In light of the ethical and cultural critiques of the NFL as well as the excess and cultural dysfunctions associated with football, what—if anything—is the religious and spiritual significance to the experience of playing football or being a fan?  Are the critiques of the NFL—perpetuated by the media—in vain?
For the purpose: to thoughtfully and critically examine this question… debate and discuss
As a starting point, they had to begin with those who make the game possible: the athletes. With Shoemaker's assignment in mind they had to 
  • Choose six players to profile.  What should we know about them beyond their position, height and weight? What is interesting about them as an athlete and a person? Maybe you have met him…have a personal anecdote about that experience.
  • For four of these players you are tasked with finding out more about their faith life.  They need to be religious (though not necessarily Christian). How do they practice their faith? How do they speak about it? What are their core values/beliefs? How is this evident in the game? to teammates? To the public? If you cannot find much about their religious faith, what can you discern about spirituality?
Today's blog posting will feature a little of what they found.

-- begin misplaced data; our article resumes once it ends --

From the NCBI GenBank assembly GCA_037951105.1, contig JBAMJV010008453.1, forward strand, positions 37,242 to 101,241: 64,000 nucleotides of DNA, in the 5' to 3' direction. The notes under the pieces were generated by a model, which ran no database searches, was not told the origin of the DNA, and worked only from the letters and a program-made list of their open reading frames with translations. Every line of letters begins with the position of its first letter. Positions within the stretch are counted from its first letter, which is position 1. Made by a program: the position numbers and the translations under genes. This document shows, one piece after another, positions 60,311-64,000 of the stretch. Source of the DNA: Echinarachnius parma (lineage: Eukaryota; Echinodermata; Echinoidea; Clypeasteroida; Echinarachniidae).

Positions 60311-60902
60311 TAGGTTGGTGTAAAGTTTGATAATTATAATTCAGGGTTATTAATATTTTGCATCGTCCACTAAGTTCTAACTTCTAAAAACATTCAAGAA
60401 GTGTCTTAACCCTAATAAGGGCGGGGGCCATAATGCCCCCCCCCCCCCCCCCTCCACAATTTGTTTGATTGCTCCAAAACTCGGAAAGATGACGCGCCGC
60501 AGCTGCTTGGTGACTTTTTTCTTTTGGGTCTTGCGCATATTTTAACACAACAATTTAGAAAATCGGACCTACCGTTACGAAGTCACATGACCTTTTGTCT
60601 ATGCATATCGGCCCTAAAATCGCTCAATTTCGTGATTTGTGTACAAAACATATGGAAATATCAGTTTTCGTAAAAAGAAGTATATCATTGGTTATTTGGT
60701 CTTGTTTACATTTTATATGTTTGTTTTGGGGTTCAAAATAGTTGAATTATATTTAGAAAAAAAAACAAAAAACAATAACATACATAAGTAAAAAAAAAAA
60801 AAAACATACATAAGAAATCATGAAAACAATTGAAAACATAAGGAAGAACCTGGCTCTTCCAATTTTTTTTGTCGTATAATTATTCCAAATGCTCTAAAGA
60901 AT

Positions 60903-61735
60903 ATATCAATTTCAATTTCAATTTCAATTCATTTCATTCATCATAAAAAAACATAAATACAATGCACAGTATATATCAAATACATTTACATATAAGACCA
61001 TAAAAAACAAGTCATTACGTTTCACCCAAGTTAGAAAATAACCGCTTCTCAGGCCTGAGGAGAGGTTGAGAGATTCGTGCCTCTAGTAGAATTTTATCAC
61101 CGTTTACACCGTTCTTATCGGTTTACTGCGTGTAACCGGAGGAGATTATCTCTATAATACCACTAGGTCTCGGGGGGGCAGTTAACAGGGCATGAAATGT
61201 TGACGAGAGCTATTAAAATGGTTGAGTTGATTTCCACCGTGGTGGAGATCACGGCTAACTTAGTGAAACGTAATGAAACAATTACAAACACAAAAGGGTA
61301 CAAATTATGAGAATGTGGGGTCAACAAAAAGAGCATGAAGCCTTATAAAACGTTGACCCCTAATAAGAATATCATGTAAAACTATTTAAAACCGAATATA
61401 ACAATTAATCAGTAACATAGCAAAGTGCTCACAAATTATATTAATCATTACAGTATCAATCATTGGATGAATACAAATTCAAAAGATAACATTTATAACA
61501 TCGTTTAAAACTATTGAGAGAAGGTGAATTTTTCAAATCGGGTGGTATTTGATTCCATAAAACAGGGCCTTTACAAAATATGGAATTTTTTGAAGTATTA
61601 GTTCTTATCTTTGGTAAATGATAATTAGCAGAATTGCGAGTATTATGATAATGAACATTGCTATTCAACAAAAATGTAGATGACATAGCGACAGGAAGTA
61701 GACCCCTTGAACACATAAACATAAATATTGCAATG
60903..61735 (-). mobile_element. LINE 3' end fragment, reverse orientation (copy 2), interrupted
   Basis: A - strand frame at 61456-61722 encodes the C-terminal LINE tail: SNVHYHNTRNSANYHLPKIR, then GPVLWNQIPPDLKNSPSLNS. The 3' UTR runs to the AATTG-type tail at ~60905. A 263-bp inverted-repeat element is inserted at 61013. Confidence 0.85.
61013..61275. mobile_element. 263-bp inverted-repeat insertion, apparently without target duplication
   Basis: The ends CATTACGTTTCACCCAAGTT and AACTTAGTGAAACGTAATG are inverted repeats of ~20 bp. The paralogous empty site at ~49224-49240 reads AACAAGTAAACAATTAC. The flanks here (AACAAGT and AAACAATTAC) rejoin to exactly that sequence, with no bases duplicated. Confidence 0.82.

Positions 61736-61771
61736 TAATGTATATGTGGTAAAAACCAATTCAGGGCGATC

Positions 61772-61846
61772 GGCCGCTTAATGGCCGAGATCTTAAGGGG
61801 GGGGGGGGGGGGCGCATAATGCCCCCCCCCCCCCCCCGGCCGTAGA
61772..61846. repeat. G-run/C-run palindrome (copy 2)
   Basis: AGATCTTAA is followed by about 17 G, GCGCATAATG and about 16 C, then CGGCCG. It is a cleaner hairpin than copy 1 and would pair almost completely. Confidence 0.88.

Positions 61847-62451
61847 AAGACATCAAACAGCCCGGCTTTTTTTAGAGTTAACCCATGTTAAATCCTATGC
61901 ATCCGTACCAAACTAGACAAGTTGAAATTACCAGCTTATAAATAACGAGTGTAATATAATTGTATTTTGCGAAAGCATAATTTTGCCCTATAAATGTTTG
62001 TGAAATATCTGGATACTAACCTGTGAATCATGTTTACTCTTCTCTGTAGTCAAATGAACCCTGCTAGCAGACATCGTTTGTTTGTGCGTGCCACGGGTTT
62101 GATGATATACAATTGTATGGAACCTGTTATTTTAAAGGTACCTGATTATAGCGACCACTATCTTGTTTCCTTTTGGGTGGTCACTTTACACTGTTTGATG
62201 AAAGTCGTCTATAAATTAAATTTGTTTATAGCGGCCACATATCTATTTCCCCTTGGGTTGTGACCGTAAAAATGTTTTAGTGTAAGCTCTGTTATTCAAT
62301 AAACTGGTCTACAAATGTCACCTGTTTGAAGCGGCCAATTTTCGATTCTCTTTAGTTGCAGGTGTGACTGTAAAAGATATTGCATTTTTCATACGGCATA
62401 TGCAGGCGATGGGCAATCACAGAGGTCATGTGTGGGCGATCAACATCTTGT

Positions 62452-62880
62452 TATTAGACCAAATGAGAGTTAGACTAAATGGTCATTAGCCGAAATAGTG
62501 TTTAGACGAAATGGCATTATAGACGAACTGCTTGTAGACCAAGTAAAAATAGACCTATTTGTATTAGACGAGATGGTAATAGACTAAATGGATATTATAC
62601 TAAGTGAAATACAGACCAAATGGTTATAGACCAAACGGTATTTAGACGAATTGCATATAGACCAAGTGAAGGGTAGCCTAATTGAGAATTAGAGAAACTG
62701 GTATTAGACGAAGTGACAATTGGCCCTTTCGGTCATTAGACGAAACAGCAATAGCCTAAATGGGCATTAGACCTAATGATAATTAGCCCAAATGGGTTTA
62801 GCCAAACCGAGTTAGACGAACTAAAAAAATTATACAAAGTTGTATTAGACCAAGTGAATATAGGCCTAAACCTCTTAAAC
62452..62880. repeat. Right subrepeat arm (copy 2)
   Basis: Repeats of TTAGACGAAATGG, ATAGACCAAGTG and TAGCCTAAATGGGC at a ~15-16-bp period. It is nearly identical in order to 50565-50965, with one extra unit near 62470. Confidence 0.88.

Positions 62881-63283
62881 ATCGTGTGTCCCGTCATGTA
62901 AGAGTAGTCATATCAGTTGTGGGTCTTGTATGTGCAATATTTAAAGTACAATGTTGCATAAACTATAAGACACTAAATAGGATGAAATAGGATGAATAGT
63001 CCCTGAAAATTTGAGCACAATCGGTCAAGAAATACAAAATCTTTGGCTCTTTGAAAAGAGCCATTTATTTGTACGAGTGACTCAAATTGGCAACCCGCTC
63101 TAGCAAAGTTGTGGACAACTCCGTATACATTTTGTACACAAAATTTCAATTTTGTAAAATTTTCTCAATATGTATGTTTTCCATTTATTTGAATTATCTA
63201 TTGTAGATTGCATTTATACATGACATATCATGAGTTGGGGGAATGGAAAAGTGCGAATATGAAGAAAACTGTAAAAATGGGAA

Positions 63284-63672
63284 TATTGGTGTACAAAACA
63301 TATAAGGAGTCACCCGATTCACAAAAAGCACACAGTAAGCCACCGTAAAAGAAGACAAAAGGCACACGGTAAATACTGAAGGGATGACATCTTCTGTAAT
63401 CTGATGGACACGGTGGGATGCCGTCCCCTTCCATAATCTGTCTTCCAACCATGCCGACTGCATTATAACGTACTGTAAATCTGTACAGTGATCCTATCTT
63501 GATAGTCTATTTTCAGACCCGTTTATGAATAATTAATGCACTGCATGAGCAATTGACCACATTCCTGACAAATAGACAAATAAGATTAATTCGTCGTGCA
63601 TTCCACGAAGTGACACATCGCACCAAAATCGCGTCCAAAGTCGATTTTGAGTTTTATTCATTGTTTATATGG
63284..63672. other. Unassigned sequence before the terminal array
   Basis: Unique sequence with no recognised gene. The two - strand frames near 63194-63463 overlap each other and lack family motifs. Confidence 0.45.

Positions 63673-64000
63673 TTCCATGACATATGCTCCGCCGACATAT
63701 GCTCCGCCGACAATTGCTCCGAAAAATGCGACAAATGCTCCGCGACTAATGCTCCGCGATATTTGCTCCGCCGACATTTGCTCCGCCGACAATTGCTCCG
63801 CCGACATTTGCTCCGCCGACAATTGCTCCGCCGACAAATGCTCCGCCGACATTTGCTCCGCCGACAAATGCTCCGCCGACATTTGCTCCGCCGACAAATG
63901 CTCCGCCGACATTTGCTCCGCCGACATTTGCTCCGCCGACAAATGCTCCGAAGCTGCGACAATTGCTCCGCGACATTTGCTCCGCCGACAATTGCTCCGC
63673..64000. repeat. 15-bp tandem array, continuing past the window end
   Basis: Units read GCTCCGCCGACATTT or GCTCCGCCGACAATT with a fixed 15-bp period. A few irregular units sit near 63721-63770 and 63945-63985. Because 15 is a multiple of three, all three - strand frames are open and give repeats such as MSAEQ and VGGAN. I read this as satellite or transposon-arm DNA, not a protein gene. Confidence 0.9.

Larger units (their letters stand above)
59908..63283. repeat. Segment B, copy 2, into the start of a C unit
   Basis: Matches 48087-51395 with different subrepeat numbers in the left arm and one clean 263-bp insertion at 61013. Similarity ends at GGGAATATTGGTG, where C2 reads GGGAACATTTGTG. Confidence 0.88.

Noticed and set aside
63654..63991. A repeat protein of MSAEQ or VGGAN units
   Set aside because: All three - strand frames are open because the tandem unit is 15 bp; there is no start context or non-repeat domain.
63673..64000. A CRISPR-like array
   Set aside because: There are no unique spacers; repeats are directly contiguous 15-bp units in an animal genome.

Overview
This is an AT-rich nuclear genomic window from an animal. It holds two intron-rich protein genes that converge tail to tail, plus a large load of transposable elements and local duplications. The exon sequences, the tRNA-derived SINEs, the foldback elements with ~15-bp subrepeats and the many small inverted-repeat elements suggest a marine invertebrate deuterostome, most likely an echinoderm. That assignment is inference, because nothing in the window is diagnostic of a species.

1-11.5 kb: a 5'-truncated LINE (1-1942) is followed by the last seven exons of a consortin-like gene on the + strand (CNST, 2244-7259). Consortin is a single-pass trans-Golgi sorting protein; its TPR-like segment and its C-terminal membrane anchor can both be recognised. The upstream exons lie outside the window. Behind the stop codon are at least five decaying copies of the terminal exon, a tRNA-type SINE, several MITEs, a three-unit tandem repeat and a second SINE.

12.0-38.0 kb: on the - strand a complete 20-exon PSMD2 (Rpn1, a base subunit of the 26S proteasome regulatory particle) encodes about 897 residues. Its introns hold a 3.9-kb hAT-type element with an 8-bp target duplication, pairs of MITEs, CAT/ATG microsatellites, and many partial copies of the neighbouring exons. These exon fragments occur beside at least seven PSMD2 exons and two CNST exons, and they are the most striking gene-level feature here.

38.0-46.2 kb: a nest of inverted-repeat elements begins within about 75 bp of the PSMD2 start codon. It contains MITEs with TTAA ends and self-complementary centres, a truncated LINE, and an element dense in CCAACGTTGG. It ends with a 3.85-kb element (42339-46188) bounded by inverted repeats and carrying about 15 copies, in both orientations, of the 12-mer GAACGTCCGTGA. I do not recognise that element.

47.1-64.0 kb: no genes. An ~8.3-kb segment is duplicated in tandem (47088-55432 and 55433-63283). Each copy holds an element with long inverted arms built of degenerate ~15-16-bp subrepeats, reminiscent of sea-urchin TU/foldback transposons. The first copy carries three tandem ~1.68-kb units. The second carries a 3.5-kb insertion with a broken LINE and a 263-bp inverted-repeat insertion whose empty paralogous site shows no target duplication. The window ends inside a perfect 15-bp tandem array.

The New England Patriots

Matt Slater: Wide Receiver
  • Played at UCLA, never started a game during his college career
  • Taken in the 5th round of the 2008 Draft
  • He's a 6x Pro Bowler on special teams
  • Won the Bart Starr Man of the Year Award this season, an award that his father won years ago with the Rams

  • He describes the moment he was drafted as a miracle, and the moment he truly realized God was in his life
  • Leads his teammates in weekly Bible studies and discusses Christian perspectives on social issues with the team.
  • Slater explained how he expresses his faith through football, saying “I feel like if I don’t compete as hard as I can and play as fast and physical as I can, I’m doing a disservice to the Lord, who’s given me the opportunity and the talents to play this game.”
Malcolm Butler: Cornerback/Safety
  • 26 years old
  • Grew up in Mississippi and played football at the University of West Alabama
  • Undrafted and picked up as a free agent by New England
  • He is most well known for his interception in Super Bowl 49
  • His current annual salary is $510,000

  • “I believe in God and I'm truly blessed.”
  • Describing himself as “blessed” indicated that he is Christian
  • Butler “had a vision” that he was going to make a big play
  • Believing in a higher power, he is a spiritual person